Round Lake Park’s police pension crisis could result in state intervention
Under Illinois law, towns that miss required pension contributions risk state intervention. In 2016, Round Lake Park paid less than 40 percent of its required pension contribution.
In a Lake County village about 50 miles north of Chicago, one of Illinois’ worst-maintained pension funds raises the specter of state intervention, if recent examples are any indication.
Among local pension systems, Round Lake Park’s police pension fund is one of the worst-funded in Illinois. The fund has less than 22 cents on hand for every dollar owed in future benefits, according to a 2017 Department of Insurance biennial report.
From 2012-2016, taxpayer contributions to Round Lake Park’s police pension fund increased nearly 15 percent, yet the pension’s funding ratio only saw marginal improvement.
Round Lake Park’s total required pension contribution for 2016 was just over $551,000. However, the village only contributed $211,320, according to a report by Wirepoints.
If the city of Harvey is any indication, Round Lake Park’s contribution shortfall could potentially result in the state redirecting revenue meant for the village in order to make payments to the police pension fund. According to state law, pension funds that do not receive total required payments may demand the state comptroller intercept revenues to make required contributions.
In Harvey, after years of poor pension management, the Illinois comptroller’s office began garnishing city tax revenues in an attempt to shore up Harvey’s failing police pension fund, leading to layoffs of dozens of Harvey police and firefighters. But for now, the courts have placed a temporary hold on the intercept.
North Chicago’s firefighter pension fund appears to be next in line for this type of state garnishment.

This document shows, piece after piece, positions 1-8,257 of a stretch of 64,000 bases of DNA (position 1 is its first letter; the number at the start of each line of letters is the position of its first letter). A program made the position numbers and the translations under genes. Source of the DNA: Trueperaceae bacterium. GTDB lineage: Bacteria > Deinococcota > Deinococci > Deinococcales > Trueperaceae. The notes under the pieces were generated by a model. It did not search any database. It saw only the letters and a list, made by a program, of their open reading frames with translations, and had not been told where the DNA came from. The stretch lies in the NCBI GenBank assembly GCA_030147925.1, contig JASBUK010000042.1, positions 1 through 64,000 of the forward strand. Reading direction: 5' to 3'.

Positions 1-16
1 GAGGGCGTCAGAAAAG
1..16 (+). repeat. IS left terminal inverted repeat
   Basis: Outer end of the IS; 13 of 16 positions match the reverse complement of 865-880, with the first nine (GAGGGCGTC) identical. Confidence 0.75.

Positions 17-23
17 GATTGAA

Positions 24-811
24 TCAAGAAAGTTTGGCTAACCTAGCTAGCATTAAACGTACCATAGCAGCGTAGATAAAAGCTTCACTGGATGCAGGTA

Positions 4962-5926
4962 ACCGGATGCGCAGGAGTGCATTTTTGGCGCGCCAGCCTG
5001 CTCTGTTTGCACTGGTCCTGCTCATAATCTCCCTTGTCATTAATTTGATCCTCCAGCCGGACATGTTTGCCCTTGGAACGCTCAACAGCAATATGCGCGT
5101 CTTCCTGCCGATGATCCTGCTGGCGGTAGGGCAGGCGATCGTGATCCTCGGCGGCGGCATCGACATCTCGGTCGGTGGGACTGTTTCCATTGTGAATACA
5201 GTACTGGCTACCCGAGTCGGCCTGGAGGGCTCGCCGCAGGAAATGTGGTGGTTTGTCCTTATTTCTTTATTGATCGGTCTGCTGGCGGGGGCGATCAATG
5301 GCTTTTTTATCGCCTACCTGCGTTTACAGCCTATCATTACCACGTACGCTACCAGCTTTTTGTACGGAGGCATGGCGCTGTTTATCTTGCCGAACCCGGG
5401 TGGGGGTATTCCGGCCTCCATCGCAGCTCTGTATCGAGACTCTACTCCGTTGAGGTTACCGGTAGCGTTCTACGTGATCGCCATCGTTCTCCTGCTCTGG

In 2017, the First District Appellate Court ordered Harvey to raise property taxes in order to make payments toward its fire pension fund, despite the fact that Harvey residents already paid some of the highest property tax rates in the state.
Round Lake Park’s police pension fund was in such bad shape that Round Lake Park held a village-wide referendum in November 2016 on whether the village should borrow $5.4 million to shore up its police pension fund by issuing bonds to investors. The referendum was successful, but one wonders if Lake County residents paying some of the highest property taxes in the nation will put up with higher costs for similar or worsening services.
In 2013, Round Lake Park held a similar referendum seeking permission to borrow cash to pay for pensions, but the idea was ultimately voted down by residents.
Though the 2016 referendum succeeded, the long-term stability of Round Lake Park’s police pension fund is by no means certain. Homeowners need only look to other communities with similar pension funding levels such as Harvey.
Like Round Lake Park’s police pension fund, Harvey’s fire pension fund is only around 22 percent funded; an abysmal pension funding ratio that would guarantee bankruptcy if it were in the private sector.
But local leaders have few real options. Illinois law mandates towns like Harvey and Round Lake Park maintain and fund costly defined-benefit pensions for police and professional fire departments. And thanks to the Illinois Constitution’s pension protection clause, promised benefits can never be “diminished or impaired.” Even modest reforms to unearned, future benefits have been ruled illegal by Illinois courts.
Local governments across the state face a tough ultimatum: Find the money for pension contributions through tax hikes, service cuts and costly bond ventures, or risk state intervention.
Homeowners in Round Lake Park already face an effective property tax rate of 5.1 percent, according to a 2015 Chicago Tribune report. In other words, homeowners will have paid the equivalent of their home’s value in property taxes alone after 20 years. Further property tax hikes to pay for services already rendered may risk eroding the local tax base.
As things stand, local leaders facing looming pension crises are effectively handcuffed. Hammering out a solution that is fair to both government workers and taxpayers will require leadership from Springfield.